RDN: Small, frequent meals may not promote appetite control | RD offers tips for controlling sodium intake | Va. community takes systems approach to childhood hunger
July 22, 2016
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RDN: Small, frequent meals may not promote appetite control
Eating smaller but more frequent meals may not help control appetite and can cause people to miss important hunger and fullness cues that regulate when and how much to eat, said registered dietitian nutritionist Carrie Dennett. What foods are eaten may be more important that than meal frequency, and if people make healthy food choices and meet their energy needs it is less likely hunger will get out of control, Dennett said.
The Washington Post (tiered subscription model) (7/21) 
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Dietary Health
RD offers tips for controlling sodium intake
Excess sodium is found in a variety of packaged and restaurant foods because it adds flavor and can cover up for lower quality ingredients, says registered dietitian Robin Rood. People can take control of sodium intake by understanding their health history, including weight and blood pressure, getting enough exercise, keeping a food journal and finding alternatives to flavoring foods, Rood says.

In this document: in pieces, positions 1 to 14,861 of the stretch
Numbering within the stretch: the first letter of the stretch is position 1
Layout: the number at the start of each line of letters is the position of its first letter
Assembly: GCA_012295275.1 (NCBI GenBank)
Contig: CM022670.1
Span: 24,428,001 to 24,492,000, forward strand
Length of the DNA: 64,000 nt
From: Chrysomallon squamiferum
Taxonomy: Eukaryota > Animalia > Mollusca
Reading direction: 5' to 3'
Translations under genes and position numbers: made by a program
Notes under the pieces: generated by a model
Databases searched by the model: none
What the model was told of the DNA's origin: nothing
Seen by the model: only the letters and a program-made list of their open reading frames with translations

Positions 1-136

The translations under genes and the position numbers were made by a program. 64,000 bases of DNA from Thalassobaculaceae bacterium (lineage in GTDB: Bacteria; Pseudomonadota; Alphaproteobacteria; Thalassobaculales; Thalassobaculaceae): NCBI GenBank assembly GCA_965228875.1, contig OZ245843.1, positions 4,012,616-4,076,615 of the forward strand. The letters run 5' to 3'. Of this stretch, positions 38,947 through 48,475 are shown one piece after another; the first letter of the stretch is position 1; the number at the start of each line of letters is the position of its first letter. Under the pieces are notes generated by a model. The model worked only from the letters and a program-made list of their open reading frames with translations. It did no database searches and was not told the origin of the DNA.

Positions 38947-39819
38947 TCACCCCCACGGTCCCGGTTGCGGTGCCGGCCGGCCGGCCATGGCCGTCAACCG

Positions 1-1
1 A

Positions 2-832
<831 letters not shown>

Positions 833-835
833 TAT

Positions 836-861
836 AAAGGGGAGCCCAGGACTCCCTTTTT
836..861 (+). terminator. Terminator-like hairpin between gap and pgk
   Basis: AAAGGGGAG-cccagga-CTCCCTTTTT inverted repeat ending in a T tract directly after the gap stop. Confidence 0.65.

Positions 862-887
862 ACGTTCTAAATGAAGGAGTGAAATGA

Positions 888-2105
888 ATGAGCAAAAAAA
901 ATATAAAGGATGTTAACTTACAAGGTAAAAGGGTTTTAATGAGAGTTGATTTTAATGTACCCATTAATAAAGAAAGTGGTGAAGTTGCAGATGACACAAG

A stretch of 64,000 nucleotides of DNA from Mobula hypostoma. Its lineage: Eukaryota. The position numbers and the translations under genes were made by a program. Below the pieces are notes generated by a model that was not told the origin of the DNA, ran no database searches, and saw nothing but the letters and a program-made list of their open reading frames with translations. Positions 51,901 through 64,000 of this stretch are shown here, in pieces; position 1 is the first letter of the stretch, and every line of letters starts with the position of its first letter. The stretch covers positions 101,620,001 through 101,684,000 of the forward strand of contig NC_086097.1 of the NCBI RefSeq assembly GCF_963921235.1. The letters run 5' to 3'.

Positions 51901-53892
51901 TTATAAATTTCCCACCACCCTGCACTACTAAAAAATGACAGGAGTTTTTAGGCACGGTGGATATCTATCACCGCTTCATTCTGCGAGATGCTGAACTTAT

Food & Nutrition Magazine online (7/20) 
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Va. community takes systems approach to childhood hunger
A consortium of 30 local community leaders, churches, and nonprofit organizations in Alexandria, Va., works to help meet the needs of area youths. Some of the programs are delivered through schools, including a backpack-feeding program.
Connection Newspapers (Alexandria, Va.) (7/20) 
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An international study team that reviewed literature on transitioning from pediatric to adult celiac disease care recommended adolescents gradually take on responsibility for self-care. The report in the journal Gut said adolescents and their families should be the focus of the transition, while clinicians should help balance parental authority with adolescent autonomy.
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MedPage Today (free registration) (7/18) 
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Omega-3 fatty acids may reduce colon cancer mortality risk, study says
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MedPage Today (free registration) (7/25),  HealthDay News (7/21) 
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Wisconsin State Journal (Madison)/The Associated Press (7/20) 
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Institutional Foodservice
USDA issues final Smart Snacks in School rule
The USDA on Thursday issued a final Smart Snacks in School rule that requires snacks sold either a la carte or in vending machines to meet nutrition standards that include use of whole grains, low-fat dairy, fruits, vegetables and lean protein. The agency also finalized the Local Wellness Policy, Community Eligibility Provision and Administrative Review rules.
ABC News (7/21),  The Hill (7/21) 
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Appetite is in the mind as well as the body.
RDN Carrie Dennett, as quoted by The Washington Post
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